Q. Explain digital Storage Oscilloscope (DSO) with neat diagram, (b) Give the difference between analog and digital storage oscilloscope.
Principle of operation : The availability of electronic circuitry at low cost has enabled may digital features to be added to analog oscilloscopes Example of these are generation of a trigger after an elapsed time or after a count of a number of pulses digital display of the parameters, integral voltmeter and counter remote control. However the basic oscilloscope still remains analog and uses an analog storage CRT.
A digital oscilloscope digitizes the input signal, so that all subsequent signals are digital. A conventional IS used and storage occurs in electronic digital among memory.
The input signal is digitized and stored in memory in digital from in this state it is capable of being analyzed to produce a variety of different information. To view the display on the data from memory is reconstructed in analog form. Digitizing occurs by taking a sample of the input waveform at periodic intervals. In order to ensure that no information is lost, sampling theory states that the sampling rate must be at least twice as fast as the highest frequency in the input signal.
If this is not done then aliasing will result, as shown. This requirement for a high sampling rate means that the digitizer, which is an analog to digital converter, must have a fast conversion rate. This usually requires expensive flash analog to digital converter, whose resolution decreases as the sampling rate is increased. It is for this reason that the bandwidth and resolution of a digital oscilloscope is usually limited by its analog to digital converter.
One method of overcoming the need for a high performance converter is to use an analog store.
The input signals are sampled and these are stored in an analog shift register. They can then be read out at a much slower rate to the analog to digital converter and the results stored in a digital store. This method allows operation at up to 100 mega samples per second and has the advantage that low cost analog to digital converter can be used, whose resolution does not decrease as the sampling rate is changed. The disadvantage is that the oscilloscope cannot accept data during the digitizing period, so it has a blind spot. At low sweep speed operations it is usual to switch out the analog memory feeding the analog to digital converter in real time.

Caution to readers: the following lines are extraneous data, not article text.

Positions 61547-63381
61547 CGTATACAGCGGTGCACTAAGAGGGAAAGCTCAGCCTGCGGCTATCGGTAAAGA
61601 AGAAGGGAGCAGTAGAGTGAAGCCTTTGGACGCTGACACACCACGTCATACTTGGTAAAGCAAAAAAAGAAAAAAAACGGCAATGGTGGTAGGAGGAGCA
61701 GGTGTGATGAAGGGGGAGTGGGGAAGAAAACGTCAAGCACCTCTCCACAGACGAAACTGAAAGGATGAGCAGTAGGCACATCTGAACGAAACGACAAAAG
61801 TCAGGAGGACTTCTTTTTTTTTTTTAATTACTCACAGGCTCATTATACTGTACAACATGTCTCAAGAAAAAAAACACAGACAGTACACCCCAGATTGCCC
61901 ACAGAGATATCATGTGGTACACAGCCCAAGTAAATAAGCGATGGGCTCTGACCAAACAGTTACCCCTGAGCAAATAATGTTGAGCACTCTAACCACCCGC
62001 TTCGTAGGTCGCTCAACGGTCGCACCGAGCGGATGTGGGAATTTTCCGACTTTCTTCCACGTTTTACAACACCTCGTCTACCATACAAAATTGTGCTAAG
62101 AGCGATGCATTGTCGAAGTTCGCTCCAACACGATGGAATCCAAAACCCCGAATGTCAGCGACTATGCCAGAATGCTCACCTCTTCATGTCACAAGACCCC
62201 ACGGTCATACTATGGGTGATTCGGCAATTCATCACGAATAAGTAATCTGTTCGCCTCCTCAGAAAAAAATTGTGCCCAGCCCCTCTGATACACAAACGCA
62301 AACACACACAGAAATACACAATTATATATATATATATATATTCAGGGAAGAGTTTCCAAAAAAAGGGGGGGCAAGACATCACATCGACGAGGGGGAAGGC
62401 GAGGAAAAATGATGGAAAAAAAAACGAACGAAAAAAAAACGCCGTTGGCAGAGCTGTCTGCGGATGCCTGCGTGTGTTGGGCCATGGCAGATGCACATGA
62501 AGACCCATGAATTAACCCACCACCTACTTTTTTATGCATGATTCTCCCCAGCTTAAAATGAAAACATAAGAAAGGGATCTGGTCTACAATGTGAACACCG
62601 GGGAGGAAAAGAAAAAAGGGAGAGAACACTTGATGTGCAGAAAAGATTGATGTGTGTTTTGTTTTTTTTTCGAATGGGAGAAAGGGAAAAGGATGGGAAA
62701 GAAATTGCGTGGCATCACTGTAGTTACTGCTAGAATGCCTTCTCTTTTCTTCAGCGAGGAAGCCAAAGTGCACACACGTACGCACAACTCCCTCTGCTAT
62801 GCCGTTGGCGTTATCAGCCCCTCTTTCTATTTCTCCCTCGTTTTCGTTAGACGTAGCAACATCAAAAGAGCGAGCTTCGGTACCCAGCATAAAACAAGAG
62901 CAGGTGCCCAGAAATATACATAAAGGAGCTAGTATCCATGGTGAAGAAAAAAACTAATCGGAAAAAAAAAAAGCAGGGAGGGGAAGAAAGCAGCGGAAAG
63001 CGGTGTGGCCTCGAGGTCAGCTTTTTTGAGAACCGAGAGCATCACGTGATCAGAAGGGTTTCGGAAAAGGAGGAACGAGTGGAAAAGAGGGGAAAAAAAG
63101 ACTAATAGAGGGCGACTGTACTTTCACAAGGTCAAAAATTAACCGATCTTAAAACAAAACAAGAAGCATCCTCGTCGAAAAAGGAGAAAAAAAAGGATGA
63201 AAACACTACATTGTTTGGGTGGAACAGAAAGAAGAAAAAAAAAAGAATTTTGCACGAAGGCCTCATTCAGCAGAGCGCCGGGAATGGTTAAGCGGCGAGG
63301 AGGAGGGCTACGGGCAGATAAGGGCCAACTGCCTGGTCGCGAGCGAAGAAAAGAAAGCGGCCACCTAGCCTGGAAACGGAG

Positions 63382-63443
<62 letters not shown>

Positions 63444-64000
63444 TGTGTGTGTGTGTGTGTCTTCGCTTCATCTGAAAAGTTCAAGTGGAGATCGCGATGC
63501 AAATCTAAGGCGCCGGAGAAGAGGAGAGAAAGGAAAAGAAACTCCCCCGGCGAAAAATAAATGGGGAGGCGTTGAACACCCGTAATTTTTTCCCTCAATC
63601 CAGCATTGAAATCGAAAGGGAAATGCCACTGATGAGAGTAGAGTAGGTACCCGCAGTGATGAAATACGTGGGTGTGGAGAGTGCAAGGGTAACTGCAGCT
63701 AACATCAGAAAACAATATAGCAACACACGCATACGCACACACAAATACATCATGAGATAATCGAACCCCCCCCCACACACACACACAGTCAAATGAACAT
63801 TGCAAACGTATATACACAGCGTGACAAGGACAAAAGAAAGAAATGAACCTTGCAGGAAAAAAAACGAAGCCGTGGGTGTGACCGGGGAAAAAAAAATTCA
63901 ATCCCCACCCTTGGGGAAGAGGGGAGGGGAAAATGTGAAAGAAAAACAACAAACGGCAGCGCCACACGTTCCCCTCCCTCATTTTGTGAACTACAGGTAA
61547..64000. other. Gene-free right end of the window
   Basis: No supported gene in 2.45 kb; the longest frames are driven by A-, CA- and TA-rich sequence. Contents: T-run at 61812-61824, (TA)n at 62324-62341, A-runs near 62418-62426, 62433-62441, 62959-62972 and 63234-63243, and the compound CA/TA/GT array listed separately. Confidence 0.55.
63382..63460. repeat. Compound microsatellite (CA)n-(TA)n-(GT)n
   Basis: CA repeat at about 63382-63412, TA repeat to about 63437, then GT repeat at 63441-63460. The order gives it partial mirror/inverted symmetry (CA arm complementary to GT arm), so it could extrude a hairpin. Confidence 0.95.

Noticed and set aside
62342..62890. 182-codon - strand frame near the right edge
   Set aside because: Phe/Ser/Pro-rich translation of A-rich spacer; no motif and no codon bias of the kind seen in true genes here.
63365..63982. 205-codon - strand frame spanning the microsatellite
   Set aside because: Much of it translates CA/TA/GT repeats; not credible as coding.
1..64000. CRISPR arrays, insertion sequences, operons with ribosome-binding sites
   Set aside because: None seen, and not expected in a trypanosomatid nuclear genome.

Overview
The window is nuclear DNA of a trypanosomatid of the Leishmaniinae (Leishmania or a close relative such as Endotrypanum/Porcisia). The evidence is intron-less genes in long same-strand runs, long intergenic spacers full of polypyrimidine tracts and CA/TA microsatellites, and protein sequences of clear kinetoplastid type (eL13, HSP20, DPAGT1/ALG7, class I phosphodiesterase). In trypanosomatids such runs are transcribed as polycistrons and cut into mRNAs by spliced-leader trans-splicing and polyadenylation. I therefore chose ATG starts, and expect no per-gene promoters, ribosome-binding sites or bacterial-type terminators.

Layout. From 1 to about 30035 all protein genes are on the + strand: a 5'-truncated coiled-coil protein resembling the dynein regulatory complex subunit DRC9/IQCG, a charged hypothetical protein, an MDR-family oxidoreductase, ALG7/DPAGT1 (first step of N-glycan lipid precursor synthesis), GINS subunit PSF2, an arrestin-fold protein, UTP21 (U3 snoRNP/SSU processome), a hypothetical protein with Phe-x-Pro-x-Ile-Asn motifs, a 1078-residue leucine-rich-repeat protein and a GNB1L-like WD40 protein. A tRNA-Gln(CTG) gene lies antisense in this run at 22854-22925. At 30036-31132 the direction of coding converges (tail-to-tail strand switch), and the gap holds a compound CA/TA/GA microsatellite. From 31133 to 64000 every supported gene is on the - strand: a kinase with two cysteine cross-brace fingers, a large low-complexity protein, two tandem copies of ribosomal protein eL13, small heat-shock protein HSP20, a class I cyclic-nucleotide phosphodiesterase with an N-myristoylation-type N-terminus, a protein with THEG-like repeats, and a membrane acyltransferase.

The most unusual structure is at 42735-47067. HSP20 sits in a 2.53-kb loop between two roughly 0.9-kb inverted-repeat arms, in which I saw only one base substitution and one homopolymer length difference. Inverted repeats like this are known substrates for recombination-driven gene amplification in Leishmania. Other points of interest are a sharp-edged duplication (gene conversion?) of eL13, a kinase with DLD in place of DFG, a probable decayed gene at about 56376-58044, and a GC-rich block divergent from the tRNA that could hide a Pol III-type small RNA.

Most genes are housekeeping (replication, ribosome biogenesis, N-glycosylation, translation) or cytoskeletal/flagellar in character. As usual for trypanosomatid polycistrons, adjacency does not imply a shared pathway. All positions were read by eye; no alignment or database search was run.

Many different input channels share are used with digital storage oscilloscopes However if all these channels share a common store, through a multiplexer, then the memory available to each channel is reduced. Oscilloscopes with up to 40 channels are commercially obtainable, with a storage capability of 25000 dots. Several oscilloscopes also have floppy disc storage capability to allow non volatile storage of waveforms, which can later be recalled into the oscilloscope and manipulated.
Waveform Reconstruction: Although the input signal may be sampled at greater than twice the highest signal frequency, aliasing can still result when the output is present as a series of dots corresponding to the sampled values. This is illustrated in where the user's mind connects together the dots which are physically closet to each other rather than those which are closet on the time scale.
In the illustration it is difficult to visualize the final waveform and oscilloscopes generally have the facility to interpolate between the dots if required by the user. Two techniques are used, linear interpolation and sinusoidal interpolation. In linear interpolation, shown in a straight line is used to connect the dots together. This works well on a pulsed or square waveform, but not on a sinusoidal wave, shows that sinusoidal interpolation gives a much better fit for sine waves although it is not suitable for pulses or square waves.
Another problem with the sampling technique used in digital oscilloscopes is that it can miss short term transient or 'glitches' which occur in between the sample points. To overcome this problem envelope mode oscilloscopes may be used. These have special logic circuitry which causes the sample and digitizing circuitry to run at a high speed, independent of the setting of the display time. AT each sample tee value is compared with the previous stored sample and the higher (or lower) value stored. This is continued for the screen interval, so that for that interval the highest and lowest points are always stored. For example, suppose that an oscilloscope digitizes every 2 ms, at a given sweep speed. If a 0.1 ms transient were to occur there is a high probability that a conventional digital oscilloscope would miss it. In an envelope mode oscilloscope the input would be sampled say every 200 ms but only the highest or lowest values that occur within a 2 ms window would be stored in memory. Therefore the transient would be recorded. The sample rate of the oscilloscope is controlled by the time setting of the oscilloscope, but the analog to digital converter runs much faster.